Principles for a High-Quality Tax System 1. Adequacy and reliability 2. Economic neutrality and diversification 3. Fairness 4. Administrative efficiency and ease of compliance 5. Balances tax burden and economic development concerns 6. Accountable to taxpayers 1. Adequacy and reliability The primary purpose of any tax system is to raise funds to support the provision of public needs. Because taxes fund activities we as a society have deemed important, it is necessary that tax revenue be adequate to meet these public needs. Ensuring adequacy requires that tax revenue accommodates changing circumstances, whether these arise from long-term trends or more temporary conditions.

An aging population, for instance, will need more health care and social services, while population growth will put demands on public infrastructure, such as public transportation. Market economies are subject to periodic economic downturns, and a rise in unemployment due to a recession will create greater need for automatic stabilizers such as unemployment compensation or food stamps.

To respond to these types of changes, a tax system should be structured so that revenue grows adequately to meet increased needs, such as those arising from population growth or from the need to maintain effective infrastructure. Further, to continue funding essential services during economic downturns that reduce tax receipts, sound budget practices are needed to ensure sufficient reserves are built up during good economic times to help weather the downturns. 2. Economic neutrality and diversification Another principle guiding the evaluation of tax policy is neutrality, the idea that taxes should not distort economic activity away from productive activity.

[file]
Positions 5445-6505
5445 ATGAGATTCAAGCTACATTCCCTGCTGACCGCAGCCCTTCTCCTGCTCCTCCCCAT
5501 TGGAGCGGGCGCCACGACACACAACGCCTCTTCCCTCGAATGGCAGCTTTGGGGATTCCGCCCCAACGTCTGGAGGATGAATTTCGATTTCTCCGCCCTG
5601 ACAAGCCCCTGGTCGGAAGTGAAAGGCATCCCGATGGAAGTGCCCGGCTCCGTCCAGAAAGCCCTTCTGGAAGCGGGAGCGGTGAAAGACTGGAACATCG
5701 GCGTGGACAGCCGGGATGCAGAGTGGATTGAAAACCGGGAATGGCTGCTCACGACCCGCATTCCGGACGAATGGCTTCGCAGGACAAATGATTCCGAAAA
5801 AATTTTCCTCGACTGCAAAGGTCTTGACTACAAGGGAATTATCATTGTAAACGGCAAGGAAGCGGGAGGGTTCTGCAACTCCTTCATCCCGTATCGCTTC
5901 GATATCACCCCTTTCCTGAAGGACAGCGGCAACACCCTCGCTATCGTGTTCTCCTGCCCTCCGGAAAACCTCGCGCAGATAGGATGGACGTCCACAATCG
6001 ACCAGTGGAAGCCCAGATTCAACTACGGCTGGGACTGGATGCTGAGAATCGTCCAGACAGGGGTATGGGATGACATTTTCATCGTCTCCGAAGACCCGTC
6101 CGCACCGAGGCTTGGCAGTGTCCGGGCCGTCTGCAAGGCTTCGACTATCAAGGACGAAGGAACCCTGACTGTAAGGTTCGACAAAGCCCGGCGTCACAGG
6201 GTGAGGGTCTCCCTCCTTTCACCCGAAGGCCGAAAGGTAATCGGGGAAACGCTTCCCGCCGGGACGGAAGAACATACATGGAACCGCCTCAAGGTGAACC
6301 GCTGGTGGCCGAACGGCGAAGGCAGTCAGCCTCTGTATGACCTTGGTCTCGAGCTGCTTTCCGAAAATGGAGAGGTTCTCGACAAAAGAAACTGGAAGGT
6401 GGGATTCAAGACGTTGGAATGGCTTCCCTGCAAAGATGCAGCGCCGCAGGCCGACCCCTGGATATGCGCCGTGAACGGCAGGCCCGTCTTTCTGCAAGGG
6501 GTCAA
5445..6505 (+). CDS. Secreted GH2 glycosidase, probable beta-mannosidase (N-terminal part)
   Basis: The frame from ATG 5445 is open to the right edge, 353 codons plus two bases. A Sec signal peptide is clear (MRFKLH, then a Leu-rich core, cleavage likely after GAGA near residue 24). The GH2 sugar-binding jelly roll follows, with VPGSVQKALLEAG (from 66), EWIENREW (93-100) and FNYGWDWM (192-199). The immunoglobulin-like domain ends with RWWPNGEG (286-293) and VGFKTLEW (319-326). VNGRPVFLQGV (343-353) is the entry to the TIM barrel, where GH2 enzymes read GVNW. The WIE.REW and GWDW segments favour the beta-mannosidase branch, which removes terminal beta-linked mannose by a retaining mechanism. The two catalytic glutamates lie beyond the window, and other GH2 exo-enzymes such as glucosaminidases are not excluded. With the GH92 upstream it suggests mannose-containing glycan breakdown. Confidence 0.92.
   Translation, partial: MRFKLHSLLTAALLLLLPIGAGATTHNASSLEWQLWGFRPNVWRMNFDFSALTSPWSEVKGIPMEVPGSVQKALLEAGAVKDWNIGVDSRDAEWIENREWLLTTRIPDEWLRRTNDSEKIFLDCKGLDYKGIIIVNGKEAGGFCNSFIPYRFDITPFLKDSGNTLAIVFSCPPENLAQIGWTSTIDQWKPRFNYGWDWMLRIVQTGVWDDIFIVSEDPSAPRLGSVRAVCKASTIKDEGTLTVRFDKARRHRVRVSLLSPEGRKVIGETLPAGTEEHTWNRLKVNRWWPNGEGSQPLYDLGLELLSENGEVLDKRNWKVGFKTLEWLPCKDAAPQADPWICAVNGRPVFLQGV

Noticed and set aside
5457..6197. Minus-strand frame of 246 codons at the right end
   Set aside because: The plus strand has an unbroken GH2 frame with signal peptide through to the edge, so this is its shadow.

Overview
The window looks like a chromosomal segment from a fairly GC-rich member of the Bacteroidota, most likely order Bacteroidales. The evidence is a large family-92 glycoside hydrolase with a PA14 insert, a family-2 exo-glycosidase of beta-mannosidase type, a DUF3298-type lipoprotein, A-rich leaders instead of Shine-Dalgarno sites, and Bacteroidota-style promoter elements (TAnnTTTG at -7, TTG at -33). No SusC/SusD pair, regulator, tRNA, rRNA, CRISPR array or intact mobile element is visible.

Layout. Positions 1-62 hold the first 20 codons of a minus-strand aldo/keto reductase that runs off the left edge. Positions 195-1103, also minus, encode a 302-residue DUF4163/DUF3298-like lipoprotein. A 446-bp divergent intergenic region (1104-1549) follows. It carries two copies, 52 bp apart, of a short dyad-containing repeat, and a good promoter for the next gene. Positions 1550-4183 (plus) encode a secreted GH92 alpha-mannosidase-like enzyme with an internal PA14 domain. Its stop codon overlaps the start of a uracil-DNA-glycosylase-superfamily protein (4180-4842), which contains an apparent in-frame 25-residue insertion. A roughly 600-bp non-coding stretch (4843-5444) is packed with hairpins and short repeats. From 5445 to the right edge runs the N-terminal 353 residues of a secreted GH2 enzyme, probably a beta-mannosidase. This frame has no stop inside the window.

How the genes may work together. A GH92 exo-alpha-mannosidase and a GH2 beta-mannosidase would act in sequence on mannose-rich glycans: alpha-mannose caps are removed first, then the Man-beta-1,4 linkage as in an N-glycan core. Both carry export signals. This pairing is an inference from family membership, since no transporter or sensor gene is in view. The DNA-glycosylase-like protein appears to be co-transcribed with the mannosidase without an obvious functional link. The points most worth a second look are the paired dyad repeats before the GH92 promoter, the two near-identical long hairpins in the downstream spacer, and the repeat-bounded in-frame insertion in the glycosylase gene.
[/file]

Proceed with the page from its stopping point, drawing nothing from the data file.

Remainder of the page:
Neutrality holds, for instance, that it is not desirable for individuals to make personal investments that are driven primarily by tax avoidance. Avoiding tax policies that encourage non-productive behavior does not mean that tax policy should not be used to shape economic behavior that advances desirable 2 National Conference of State Legislatures, Principles of a High-Quality State Revenue System, fourth edition, June 2001; updated June 2007.

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New York City Taxes—Trends, Impact and Priorities for Reform outcomes. Whether it is through tax credits for college tuition, high sales taxes on cigarettes, or tax credits for energy efficiency investments, taxes are regularly used to direct the behavior of individuals and businesses. It is valuable for economic neutrality as well as for dampening overall volatility across the business cycle to rely on a reasonable range of taxes. Excessive reliance on one or two taxes is more likely to affect taxpayer behavior, whereas a diversification of taxes helps prevent such distortion.

Further, as the NCSL notes, if taxation is divided among numerous taxes and their bases are broad, rates can more readily be kept low in order to limit effects on behavior. Diversification also helps insulate tax collections from cyclical swings. Personal and business income taxes are inherently pro-cyclical, whereas sales and property taxes are more stable. 3. Fairness There is little controversy in saying that taxes should be applied fairly. While notions of fairness may differ, the NCSL notes that there is broad agreement that tax structures should minimize regressivity. While saying what constitutes fairness can be subjective, there are some broadly used concepts that can be employed to evaluate particular tax policies in this regard.

The first is that people in similar circumstances with respect to their ability to pay should be taxed in a similar manner. This is known as horizontal equity. A tax policy that benefits homeowners but not those who rent their homes would violate this principle. Another example involves the sales tax: if one person buys a book in a shop and pays local sales tax and someone else purchases the book over the internet and does not pay tax, the purchases are being treated differently for a rather arbitrary reason.

The counterpart to horizontal equity is vertical equity, the principle that tax policy should treat differently those with different abilities to pay.